Tenn.; Democrats Embark on River Tour"
-- An August 5 story on
page A12, labeled "analysis," carried the headline: "From
GOP Ticket, a One-Sided View." The subhead: "Bush, Cheney
Speeches Take Great Liberties"
Compare that to an
August 19 story not tagged as "analysis" which ran on page A8:
"In L.A., Truth-Stretching Was Mostly in Check." Subhead:
"Gore Fudged on Bush's Tax Cut Plan, But Clinton Made Party's Most
Questionable Economic Claim"
networks all promoted last Thursday night and Friday morning, without
rebuttal, the White House/Gore campaign spin that nefarious Republicans
leaked the news that independent counsel Robert Ray had established a new
grand jury to examine Bill Clinton's statements in the Monica Lewinsky
case. But when a federal judge appointed by Jimmy Carter admitted on
Friday that he was the source of the leak to an AP reporter, the
correction did not get such high priority.
Friday's Today, for
instance, dedicated an entire 7am half hour interview segment to the grand
jury news. Co-host David Bloom's first question to Clinton hack Paul
Begala: "The White House spokesman Jake Stewart said yesterday,
quote, 'The timing of this leak reeks to high heaven.' Do you agree?"
Naturally, he did. But on Saturday, Today didn't mention the reality of
who leaked until the 8am news at the top of the second hour. News reader
Gina Gaston gave it 17 seconds. Today's 7am half hour segments looked at
McCain's cancer, the submarine rescue, controversy over boys on a girls
softball team and a CIA exhibit of spy stuff from TV shows and movies.
Thursday night CBS's Dan
Rather naturally delivered the most loaded language, outright accusing
Bush-affiliated people. He referred to it as a "carefully
orchestrated story leak" about what the "Republican-backed
special prosecutor Robert Ray" is up to. In a Web posting, Rather
slimily noted how Ray is overseen by a three-judge panel which
"features two federal judges backed by the Jesse Helms wing of the
More on Rather below,
but first a quick review of NBC and ABC on Thursday night:
-- NBC Nightly News led
with the grand jury revelation and suspicions about Republican leakers,
but Friday night anchor Brian Williams didn't get to the update until
several stories into the show and then he only gave it 23 seconds.
-- "The timing of
the leak stunned the Gore campaign," ABC's Linda Douglass relayed on
Thursday's World News Tonight. She then led into a supporting and
unchallenged soundbite: "Officials believe it is a dirty trick,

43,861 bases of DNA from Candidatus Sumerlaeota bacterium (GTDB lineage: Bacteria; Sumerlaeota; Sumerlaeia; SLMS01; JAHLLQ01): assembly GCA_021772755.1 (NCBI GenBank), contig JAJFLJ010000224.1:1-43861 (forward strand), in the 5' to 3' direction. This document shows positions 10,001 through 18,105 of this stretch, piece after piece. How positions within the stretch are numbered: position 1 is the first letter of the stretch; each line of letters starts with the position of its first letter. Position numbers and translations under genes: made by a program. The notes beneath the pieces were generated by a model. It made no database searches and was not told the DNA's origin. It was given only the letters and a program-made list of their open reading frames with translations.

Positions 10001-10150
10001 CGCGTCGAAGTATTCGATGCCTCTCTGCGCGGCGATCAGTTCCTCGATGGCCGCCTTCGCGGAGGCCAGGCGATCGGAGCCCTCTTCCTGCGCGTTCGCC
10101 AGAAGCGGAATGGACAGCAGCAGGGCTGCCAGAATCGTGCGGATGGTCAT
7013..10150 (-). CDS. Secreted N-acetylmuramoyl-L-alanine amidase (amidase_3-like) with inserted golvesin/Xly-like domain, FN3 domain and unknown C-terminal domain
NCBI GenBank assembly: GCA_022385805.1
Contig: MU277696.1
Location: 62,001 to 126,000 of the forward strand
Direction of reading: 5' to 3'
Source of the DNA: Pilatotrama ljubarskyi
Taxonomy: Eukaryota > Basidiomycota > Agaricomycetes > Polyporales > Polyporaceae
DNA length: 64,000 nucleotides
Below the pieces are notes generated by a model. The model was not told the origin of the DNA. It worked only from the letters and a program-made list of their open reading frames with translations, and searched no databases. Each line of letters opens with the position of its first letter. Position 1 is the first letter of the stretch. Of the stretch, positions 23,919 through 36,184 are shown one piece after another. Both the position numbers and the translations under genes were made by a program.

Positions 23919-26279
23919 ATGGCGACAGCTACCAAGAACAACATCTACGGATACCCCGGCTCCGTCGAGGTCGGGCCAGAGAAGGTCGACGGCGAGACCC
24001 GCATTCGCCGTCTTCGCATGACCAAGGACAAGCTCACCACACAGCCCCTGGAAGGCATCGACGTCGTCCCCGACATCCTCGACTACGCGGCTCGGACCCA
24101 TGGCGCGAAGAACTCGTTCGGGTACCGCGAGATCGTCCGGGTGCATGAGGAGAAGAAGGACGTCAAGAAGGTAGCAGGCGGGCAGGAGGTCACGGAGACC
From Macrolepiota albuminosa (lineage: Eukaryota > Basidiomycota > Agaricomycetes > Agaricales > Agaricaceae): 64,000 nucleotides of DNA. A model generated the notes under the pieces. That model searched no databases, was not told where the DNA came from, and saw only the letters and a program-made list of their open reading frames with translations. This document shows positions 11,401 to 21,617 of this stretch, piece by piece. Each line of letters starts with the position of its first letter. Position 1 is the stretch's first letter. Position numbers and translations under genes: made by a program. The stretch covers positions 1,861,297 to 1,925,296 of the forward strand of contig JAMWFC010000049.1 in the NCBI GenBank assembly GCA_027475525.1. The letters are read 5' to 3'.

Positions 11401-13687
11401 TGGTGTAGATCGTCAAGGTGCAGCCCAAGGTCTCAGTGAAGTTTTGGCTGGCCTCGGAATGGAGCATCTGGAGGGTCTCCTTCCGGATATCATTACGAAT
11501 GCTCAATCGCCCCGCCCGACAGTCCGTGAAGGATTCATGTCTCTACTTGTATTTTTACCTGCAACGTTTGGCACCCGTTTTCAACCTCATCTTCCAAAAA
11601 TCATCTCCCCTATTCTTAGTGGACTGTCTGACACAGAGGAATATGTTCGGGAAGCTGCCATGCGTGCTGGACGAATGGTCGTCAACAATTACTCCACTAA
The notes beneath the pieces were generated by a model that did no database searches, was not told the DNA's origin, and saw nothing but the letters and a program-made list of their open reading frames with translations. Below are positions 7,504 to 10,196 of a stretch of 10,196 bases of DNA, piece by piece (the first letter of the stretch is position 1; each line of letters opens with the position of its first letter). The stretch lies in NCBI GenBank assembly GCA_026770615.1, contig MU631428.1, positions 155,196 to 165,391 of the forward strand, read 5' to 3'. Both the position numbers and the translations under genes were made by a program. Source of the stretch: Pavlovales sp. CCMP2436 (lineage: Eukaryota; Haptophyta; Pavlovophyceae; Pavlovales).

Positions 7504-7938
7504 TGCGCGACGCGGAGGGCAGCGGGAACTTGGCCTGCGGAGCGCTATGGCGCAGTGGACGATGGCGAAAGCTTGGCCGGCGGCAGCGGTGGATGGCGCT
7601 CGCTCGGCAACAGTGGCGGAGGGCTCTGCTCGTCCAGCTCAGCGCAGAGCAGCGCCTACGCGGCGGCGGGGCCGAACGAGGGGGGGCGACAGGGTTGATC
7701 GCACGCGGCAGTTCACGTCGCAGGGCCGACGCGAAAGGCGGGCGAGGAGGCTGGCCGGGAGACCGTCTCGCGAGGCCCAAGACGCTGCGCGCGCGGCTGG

hatched by aides to President Clinton's nemesis, former Independent
Counsel Kenneth Starr."
Mark Fabiani, Gore Communications Director:
"Americans are going to have serious questions about the timing of
today's leak. People are wise by now to these Ken Starr-like
The next night ABC's Bob
Woodruff acknowledged: "After all this finger pointing, it turns out
this was not a Republican dirty trick after all. It was not even coming
from the independent counsel's office. In fact, it came from a federal
-- Now back to Dan
Rather. On the August 17 CBS Evening News, in a formulation he repeated
during CBS's prime time convention coverage, Rather intoned:
"Timing is everything. Al Gore must stand and
deliver here tonight as the Democratic Party's presidential nominee. And
now Gore must do so against the backdrop of a potentially damaging,
carefully orchestrated story leak about President Clinton. The story is
that Republican-backed special prosecutor Robert Ray, Ken Starr's
successor, has a new grand jury looking into possible criminal charges
against the president growing out of Mr. Clinton's sex life. CBS' Jim
Stewart in Washington has that story and the context."
In prime time and on the
Evening News Gloria Borger then passed along the Gore spin with a warning
about Ken Starr: "One top Gore adviser portrayed it as what he called
a quote 'grand Republican strategy to tie Al Gore to President
Clinton.'" She added: "The hope of the Gore campaign is that
this leak will fire up their troops and backfire against the Republicans.
How? By tying George W. Bush to Kenneth Starr."
The CBS News Web site,
as of Sunday night, still featured Dan Rather's Thursday
"Notebook" essay titled "Low-Road Politics: Clinton Grand
Jury Leak Carefully Orchestrated."
Part of his diatribe:
For all the talk by both parties and major
candidates about keeping this presidential campaign on the high road, it
seems low-road politics remain very much in fashion. Once again, we are
reminded that with politicians, especially, you need to watch their feet
as you listen to their words.
All of which comes to mind in light of the
leak revealing that Ken Starr's successor, Independent Counsel Robert Ray,
has empaneled a new grand jury to look at evidence that President Clinton
broke the law while giving testimony on his relationship with Monica
Lewinsky in the Paula Jones lawsuit.
You don't have to be a cynic to note that
this has all the earmarks of a carefully orchestrated, politically
motivated leak. The Republican-backed Robert Ray is sponsored by a
three-judge panel that must periodically decide whether Ray's
investigation should continue. This panel features two federal judges